The Wenatchee Metropolitan Statistical Area (MSA) — better known as Chelan and Douglas counties — rose 25 spots on this year’s list of Best Small Cities for Job Growth to hit No. 37 on a roster of 421 small metro areas around the country.

The job growth statistics were released June 12 by NewGeography.com, a site for urban issues and economic development. Numbers were crunched from recent findings of the U.S. Bureau of Labor Statistics.

The “small city” category ranked MSAs with under 150,000 non-farm jobs, with the Wenatchee MSA having around 41,000 jobs. By comparison, the “large city” category had a minimum of 450,000 nonfarm jobs.

The list offered no reasons for job growth in any of the MSAs.

But over the last 18 months, state Regional Labor Economist Don Meseck in Yakima has pointed to several factors for improvement in Wenatchee-area employment — large fruit harvests, revitalized home construction, strong tourism and retail activity and expanding services that include health care and education.

According to NewGeography, Wenatchee scored 72.6 on an index of 100 based on several trends, including the current employment growth rate, the average employment growth rate from post-recession years 2009 to 2014 and long-term growth momentum from 2003 to 2014.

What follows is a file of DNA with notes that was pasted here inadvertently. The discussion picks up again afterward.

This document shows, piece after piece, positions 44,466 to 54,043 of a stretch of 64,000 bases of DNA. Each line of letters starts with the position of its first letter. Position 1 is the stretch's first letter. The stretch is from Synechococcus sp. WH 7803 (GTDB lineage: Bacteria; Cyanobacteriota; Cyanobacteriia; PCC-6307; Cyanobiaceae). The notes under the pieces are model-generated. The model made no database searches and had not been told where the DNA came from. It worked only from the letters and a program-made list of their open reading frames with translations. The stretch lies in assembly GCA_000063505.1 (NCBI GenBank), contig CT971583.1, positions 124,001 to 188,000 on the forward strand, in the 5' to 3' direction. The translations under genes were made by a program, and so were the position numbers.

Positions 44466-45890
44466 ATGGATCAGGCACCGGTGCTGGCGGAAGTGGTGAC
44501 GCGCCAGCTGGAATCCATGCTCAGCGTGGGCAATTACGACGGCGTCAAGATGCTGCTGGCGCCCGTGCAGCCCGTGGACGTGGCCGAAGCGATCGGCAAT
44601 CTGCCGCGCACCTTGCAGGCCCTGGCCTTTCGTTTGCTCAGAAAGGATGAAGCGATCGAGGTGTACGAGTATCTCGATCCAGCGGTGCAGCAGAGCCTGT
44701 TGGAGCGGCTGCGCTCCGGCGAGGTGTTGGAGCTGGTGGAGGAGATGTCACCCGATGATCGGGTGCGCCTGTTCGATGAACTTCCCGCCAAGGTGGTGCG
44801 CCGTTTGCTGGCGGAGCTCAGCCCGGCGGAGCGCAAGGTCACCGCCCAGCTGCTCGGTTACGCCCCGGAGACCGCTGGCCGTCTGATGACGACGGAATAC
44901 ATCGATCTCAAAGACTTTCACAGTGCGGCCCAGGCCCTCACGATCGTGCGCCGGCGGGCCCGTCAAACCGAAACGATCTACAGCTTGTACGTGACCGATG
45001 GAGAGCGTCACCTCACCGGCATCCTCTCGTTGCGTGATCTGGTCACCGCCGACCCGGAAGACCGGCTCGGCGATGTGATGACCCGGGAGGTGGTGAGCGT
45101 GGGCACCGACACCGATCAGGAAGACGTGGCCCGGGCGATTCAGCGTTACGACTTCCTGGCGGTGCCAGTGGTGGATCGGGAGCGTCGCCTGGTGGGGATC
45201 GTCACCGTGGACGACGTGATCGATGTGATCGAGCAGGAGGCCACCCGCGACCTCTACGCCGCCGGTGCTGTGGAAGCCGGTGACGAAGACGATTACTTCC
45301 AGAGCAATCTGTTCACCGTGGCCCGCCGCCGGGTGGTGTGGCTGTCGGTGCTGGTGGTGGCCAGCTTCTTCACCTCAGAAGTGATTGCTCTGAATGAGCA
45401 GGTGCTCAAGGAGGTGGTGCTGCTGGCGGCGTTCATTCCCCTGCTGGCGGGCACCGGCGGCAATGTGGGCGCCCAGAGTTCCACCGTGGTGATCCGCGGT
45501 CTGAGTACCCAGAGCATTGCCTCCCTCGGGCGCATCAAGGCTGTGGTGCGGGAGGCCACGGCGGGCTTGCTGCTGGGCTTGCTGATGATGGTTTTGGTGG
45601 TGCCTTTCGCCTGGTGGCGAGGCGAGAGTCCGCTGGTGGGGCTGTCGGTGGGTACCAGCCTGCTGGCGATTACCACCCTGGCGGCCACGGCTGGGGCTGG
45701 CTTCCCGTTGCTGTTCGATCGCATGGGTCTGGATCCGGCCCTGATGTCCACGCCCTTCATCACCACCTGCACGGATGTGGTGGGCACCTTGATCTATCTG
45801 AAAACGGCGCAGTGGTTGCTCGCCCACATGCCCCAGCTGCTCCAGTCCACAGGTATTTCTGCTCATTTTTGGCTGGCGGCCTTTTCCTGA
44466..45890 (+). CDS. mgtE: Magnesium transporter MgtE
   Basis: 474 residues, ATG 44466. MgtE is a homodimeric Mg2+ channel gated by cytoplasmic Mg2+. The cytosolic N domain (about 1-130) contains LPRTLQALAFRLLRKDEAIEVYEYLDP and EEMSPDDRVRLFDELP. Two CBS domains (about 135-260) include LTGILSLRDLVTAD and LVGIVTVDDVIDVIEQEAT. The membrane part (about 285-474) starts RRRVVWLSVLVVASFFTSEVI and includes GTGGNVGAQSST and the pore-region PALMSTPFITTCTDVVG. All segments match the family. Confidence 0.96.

Only Midland, Texas, had a perfect score of 100 to place No. 1 on the list. Bend-Redmond, Ore., placed No. 12 (87.7 points), Bellingham was No. 34 (74.1) and Kennewick-Richland was No. 74 (60.7).

The goal, said a NewGeography press release, “is to capture a snapshot of the present and prospective employment outlook in each MSA. These revisions allow the reader to have a better sense of the employment climate in each area.”

East Wenatchee

A new Slice of cake and … Zombies

All the best weddings have beautiful cakes. But only couples who buy from Slice Couture Cake Design have the option of a side order of Zombies.

Longtime cake designer Becky Morrison, owner of Slice, has enlisted the talents of two other top cake makers in the region to offer elegant tiered wedding cakes — you gotta see ‘em to believe ‘em — along with dozens of varieties of pastries, cookies, fancy marshmallows and, yes, Zombies. (More about those later.)